New York-based home coffee equipment startup Cumulus Coffee Company announced today that it raised $20.3 million in seed funding while preparing to bring its home cold coffee machine to market.
Among the list of investors is longtime Starbucks CEO and President Howard Schultz, who left the Seattle-based coffee giant company in March. The amount of Schultz’s investment has not been disclosed.
Along with the funding announcement, Cumulus Coffee officially launched pre-sales of its $599 countertop cold coffee brewing machine. According to the company, the machine can produce each of three drink types — still cold coffee, nitro cold coffee, or a espresso-like cold coffee — within seconds.
The machine uses single-serve, single-use aluminum pods, which along with the machines are expected to be available next summer. The company notes that the pods are recyclable. However, recent studies have shown that actual recycling rates of single-use coffee pods are low.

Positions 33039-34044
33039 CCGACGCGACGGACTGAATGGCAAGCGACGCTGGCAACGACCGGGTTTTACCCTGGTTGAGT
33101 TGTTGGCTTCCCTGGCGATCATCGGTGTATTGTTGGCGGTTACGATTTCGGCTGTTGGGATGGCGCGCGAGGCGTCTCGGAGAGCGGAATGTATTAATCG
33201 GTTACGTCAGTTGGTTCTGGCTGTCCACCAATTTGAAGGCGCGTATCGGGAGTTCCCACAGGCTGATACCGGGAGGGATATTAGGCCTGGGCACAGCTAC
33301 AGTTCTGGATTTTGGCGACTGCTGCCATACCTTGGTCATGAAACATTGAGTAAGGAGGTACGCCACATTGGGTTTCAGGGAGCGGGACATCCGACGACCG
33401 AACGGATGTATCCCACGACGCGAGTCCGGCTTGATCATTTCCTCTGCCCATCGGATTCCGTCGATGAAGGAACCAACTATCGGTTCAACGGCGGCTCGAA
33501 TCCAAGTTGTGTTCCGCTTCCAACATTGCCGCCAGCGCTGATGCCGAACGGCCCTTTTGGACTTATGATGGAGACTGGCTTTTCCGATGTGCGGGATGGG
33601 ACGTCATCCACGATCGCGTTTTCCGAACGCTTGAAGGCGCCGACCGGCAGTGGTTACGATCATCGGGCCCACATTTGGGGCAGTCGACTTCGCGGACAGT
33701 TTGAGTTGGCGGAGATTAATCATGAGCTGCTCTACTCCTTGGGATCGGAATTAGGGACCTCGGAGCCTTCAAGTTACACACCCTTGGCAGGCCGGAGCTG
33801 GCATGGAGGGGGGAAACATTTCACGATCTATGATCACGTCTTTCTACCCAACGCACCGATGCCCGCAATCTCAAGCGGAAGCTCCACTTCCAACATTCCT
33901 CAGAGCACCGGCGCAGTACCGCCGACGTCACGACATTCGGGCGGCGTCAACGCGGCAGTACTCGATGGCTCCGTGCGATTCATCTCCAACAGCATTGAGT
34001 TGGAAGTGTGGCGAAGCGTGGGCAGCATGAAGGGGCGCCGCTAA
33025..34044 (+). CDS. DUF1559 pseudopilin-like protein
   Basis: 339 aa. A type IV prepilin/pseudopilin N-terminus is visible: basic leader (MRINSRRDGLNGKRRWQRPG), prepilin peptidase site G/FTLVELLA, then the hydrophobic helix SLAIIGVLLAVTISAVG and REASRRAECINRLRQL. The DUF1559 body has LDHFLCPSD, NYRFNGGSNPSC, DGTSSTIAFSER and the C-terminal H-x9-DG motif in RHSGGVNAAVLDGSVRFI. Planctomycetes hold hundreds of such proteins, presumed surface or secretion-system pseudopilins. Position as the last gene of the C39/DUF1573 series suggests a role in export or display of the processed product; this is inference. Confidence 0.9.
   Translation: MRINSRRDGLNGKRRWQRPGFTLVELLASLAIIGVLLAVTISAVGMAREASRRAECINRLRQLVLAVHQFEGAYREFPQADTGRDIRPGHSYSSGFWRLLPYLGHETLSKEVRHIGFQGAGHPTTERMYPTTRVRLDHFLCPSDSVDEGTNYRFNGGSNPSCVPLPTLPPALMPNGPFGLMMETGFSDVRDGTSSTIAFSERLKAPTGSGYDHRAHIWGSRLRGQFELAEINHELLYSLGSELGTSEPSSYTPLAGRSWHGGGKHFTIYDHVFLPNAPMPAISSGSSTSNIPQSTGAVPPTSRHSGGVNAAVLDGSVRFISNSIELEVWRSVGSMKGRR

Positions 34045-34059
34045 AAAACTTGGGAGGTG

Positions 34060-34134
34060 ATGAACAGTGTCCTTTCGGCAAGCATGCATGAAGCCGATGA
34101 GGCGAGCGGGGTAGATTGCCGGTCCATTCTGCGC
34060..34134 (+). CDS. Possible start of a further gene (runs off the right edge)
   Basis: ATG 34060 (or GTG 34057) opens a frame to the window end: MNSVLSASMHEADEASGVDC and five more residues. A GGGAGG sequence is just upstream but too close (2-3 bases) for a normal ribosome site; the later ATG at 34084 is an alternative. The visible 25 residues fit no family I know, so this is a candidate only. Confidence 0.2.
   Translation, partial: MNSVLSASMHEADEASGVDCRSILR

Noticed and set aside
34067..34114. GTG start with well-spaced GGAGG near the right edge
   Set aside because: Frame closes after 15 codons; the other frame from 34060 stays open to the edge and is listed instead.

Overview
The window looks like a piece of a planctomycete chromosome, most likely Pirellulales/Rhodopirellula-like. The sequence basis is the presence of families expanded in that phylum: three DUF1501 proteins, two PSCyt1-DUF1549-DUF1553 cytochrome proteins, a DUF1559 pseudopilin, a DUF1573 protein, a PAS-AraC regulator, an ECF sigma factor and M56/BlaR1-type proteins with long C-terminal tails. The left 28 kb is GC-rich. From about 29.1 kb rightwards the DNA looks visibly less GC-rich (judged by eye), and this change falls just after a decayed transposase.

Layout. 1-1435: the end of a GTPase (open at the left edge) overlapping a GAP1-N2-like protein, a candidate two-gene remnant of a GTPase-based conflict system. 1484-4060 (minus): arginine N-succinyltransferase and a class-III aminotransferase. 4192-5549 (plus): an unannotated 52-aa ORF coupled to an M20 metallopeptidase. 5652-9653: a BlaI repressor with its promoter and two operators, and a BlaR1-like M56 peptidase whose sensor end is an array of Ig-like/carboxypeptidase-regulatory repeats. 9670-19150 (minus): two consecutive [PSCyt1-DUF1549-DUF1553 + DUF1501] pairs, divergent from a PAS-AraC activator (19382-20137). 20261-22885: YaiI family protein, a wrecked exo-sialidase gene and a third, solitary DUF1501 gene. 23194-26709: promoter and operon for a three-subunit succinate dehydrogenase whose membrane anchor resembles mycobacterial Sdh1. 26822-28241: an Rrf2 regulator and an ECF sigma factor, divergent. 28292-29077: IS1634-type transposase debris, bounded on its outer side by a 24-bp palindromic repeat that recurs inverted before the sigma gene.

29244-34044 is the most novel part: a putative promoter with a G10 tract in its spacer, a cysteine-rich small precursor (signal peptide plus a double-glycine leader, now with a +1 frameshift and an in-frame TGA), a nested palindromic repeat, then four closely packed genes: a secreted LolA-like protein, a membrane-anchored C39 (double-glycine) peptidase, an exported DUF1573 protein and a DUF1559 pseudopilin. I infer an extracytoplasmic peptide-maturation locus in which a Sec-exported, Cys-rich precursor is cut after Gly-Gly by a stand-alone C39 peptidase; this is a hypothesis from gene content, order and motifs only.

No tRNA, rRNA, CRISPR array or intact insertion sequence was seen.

The Cumulus machine includes a removable water reservoir, and the company says it offers proprietary “cold cloud technology” that can produce nitro coffee — characterized by a silkier mouthfeel and micro bubbles — without the need for a cartridge.
The machine presents a speedy alternative to traditional cold-brewing methods, which often require long periods of steeping coffee grounds in water followed by filtration. In the single-use, single-serve segment — as popularized by brands such as Keurig and Nespresso — existing solutions for cold coffee typically involve brewing somewhat less hot coffee over ice.
“Coffee has experienced a significant shift over the past few years as consumers have overwhelmingly switched to cold versus hot coffee,” Schultz, who remains chairman emeritus of Starbucks, said in an announcement from Cumulus today. “Cumulus’ opportunity to bring premium cold coffee beverages to the home is simply enormous and will raise the bar for cold brew coffee everywhere.”
The Cumulus Coffee Company was founded by Mesh Gelman, who previously held leadership roles at Starbucks for approximately six years.
The $20.3 million seed round was led by Valor Siren Ventures and related firm Valor Equity Partners, with participation from other individual investors and firms. Valor Siren Ventures was created with “anchor investments” from Starbucks, Nestlé and “a suite of Fortune 500 food and retail organizations,” according to the company’s marketing materials.
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